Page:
I have done a little more on the bodywork - handrail added but I have used proper brass knobs and .45mm brass wire rather than the oversize plastic knobs and coil of steel wire provided. As predicted, the pipework was destroyed in attempting to remove it from the shrink-wrap, so I have made my own from copper wire, bits of brass tubing and an etched brass wheel. I have also made rims for the spectacles on the weatherboard. The holes in the weatherboard are rather large and my thick plasticard ri
I've had this one since December last year when I took in part-exchange for a draughtsman's drawing board that I obtained for a bargain price. I had ideas of producing drawings for making patterns for profile-milling but, as it turned out, the board was rather large and the stand was solid cast iron and almost killed me getting it into the back of the van. I knew I didn't have enough room in the house to permanently keep the board indoors and the idea was to keep it in the garage and move in onl
I have buil models of the Ruston & Hornsby 48DS type in 2mm,4mm, 7mm, Gauge One and now Gauge 3. This is my first build of anything in this scale and it's hard work. The nickel silver sheet that the frames and brake components are made from is so thick and hard that I have had to abandon the usual methods of removing parts from the frets and resort to a hammer and chisel!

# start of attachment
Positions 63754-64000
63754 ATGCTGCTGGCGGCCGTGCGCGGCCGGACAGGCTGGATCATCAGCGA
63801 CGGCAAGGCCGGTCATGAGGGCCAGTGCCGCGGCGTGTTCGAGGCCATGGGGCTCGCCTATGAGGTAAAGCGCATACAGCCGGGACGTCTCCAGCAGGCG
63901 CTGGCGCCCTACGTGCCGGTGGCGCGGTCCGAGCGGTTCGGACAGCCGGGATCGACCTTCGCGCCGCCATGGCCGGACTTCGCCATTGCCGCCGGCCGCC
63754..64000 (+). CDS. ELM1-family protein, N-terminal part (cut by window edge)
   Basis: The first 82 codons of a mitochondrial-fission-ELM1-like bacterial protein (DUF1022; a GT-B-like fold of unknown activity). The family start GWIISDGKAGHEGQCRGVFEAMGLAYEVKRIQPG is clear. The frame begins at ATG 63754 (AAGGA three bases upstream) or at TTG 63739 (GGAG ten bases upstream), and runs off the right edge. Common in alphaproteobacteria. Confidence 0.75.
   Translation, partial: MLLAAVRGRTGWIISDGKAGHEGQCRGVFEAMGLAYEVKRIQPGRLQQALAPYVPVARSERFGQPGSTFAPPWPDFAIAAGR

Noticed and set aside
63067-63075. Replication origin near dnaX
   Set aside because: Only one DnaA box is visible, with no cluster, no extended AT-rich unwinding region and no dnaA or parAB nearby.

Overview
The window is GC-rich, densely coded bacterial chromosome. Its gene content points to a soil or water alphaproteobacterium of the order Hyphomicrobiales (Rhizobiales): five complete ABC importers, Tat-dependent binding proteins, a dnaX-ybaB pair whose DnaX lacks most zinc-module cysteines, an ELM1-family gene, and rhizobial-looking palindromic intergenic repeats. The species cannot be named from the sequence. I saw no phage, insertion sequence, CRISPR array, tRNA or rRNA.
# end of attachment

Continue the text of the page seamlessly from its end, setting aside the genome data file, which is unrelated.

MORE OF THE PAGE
It will be driven by a large Mashima motor/Slaters gearbox that is usually fitted into large mainline type locos in O
I have been asked to build a tractor/loader, as per the one I built for Royd Hall. After having the base tractor since the GOG Telford show, last year, I have finally got my finger out and finished it. The whole job was to weather the tractor and to construct and fit and weather the loader.
Instead of the cast iron (turned brass) wheel ballast weights that I fitted to my own version, the owner wanted a (water or concrete-filled) oil drum on the three-point linkage at the rear. All built an
At least it looks like it could be from that far back. It's certainly ancient and it's difficult to believe that modellers had to put up with this sort of thing in the dim and distant.
This Great Eastern Neilson saddletank was given to me earlier this week. There is also a complete unbuilt kit which, if anything, is even worse. The frames on the unbuilt kit are a single-piece whitemetal casting! The half-built model and the kit are by some outfit called Nu Cast.
The model is actually ve
I have just finished this build for the same chap that I built the Ruston 48DS for. The kit is sold under the Mercian name but seems to have been created by Old Originals. It's not a difficult build but would have been easier if an exploded diagram was provided in addition to pages of written instructions.